I cannot help but feel that we, as lawyers, have lost our way in this most recent struggle. We have lost sight of that basic respect that each person we disagree with is possessed of the same passion, the same struggle and deserving of the same deference that we are. Are we controlling the dialogue, or does the dialogue now control us?
 
“Each side will continue to make its case to the public with passion and conviction. But surely we can do so without reducing those differing views to caricature.” - President Barack Obama, May 17, 2009
 
During his first term in office, the 44th President of the United States of America stepped on stage at the University of Notre Dame to deliver the commencement address to the Class of 2009, and spoke these words.
 
President Barack Hussein Obama, a pro-choice democrat, “dared” to step foot on the campus of the University of Notre Dame – and the university, a pro-life Catholic institution of higher learning, “dared” to let him.
 
This is my alma mater – I was there in 2001 when members of the student body protested President George W. Bush’s position on the right to life as lacking the necessary aggression. President Obama’s presence on that campus is one of many profound moments in American democracy – a moment of courage for both sides. Such an intellectual and spiritual challenge and exchange should be the basis of what we do as lawyers: respect, even when we disagree. I am fiercely proud of this moment, as a Domer, and as an American.
 
We are inundated daily by passion and conviction in our criminal courts as we walk the razor’s edge of liberty and justice. It is there I find the greatest inspiration for the ideals an attorney should hold. To our colleagues in public service, our Public Defenders and our Deputy Prosecuting attorneys – thank you for the standard you set for our legal community. Many of our politicians and lobbyists have failed to show the respect for each other you demonstrate – yet the stakes are just as high (if not higher) in the courtrooms where you stand every day. Nobody carries a higher burden in our Courts than you do. You fight passionately, but disagree respectfully, always mindful that your opposition holds their values and goals, every bit as tightly as you do.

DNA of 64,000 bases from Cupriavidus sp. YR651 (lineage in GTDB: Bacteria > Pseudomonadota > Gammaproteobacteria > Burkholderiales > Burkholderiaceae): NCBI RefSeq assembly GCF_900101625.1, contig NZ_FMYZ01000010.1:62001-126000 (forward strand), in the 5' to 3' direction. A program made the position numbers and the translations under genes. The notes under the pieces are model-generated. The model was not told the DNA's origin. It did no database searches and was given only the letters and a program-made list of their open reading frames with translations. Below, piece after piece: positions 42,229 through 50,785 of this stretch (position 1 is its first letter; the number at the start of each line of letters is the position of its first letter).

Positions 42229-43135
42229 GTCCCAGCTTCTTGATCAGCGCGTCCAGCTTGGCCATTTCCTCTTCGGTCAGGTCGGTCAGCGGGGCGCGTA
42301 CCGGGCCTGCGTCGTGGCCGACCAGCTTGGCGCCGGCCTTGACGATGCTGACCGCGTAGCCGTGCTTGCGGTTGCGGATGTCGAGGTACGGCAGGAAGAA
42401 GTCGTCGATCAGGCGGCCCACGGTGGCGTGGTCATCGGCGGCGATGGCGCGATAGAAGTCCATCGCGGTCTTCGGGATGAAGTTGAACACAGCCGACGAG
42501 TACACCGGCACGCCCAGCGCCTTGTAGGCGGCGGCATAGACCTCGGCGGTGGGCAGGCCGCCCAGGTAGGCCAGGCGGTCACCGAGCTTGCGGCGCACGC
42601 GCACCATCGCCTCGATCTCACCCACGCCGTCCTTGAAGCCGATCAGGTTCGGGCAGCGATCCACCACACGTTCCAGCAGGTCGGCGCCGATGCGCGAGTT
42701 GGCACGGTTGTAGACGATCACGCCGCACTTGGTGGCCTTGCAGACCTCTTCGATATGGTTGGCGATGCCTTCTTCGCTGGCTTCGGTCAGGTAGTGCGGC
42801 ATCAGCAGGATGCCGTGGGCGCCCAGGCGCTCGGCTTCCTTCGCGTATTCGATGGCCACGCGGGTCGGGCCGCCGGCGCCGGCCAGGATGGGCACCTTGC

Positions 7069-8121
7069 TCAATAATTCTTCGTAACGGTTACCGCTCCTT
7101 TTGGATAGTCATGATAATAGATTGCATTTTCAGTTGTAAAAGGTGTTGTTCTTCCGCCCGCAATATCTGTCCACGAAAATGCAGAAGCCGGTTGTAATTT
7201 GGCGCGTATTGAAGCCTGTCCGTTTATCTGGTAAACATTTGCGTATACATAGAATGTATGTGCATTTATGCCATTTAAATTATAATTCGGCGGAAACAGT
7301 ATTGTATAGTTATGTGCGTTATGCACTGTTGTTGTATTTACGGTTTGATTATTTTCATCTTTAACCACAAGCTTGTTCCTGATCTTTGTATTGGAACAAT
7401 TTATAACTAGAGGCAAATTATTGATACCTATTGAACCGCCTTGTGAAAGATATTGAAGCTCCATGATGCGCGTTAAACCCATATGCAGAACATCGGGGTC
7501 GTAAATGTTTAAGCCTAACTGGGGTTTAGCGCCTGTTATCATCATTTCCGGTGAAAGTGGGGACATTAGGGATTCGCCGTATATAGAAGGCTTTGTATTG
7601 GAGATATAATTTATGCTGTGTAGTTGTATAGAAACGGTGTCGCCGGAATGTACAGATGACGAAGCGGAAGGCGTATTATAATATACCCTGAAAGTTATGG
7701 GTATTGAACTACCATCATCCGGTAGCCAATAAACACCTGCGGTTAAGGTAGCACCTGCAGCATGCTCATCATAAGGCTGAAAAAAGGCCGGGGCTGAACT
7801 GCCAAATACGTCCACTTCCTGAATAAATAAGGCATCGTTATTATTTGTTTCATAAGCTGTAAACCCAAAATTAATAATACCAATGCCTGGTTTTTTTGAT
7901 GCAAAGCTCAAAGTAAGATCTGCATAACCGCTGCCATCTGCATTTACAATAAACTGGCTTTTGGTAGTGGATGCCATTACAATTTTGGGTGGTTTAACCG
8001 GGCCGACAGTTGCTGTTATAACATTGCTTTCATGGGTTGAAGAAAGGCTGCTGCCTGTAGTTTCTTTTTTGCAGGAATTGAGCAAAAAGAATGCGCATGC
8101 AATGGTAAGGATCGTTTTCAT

This inaugural edition of our newsletter brings about an opportunity for members of the criminal bar to communicate and to build the strength of our bar – a bar that exemplifies the respect for opposition for which President Obama hoped. Let’s continue to do what we do best and use those skills to build an even stronger legal community. I humbly ask the members of this section to speak out in this new forum and ask the questions you want answered. What can this bar do to enhance your practice? What subjects need to be addressed? Speak up, be heard and remember the oath we have taken to serve our clients to the very best of our abilities. That ability cannot be clouded by caricatures.
 
Gotta run, Hockey Night in Canada is on.

This post was written by Mark Busby of Voyles Zahn & Paul. If you would like to submit content or write an article for the Criminal Justice Section, please email Rachel Beachy at rbeachy@indybar.org.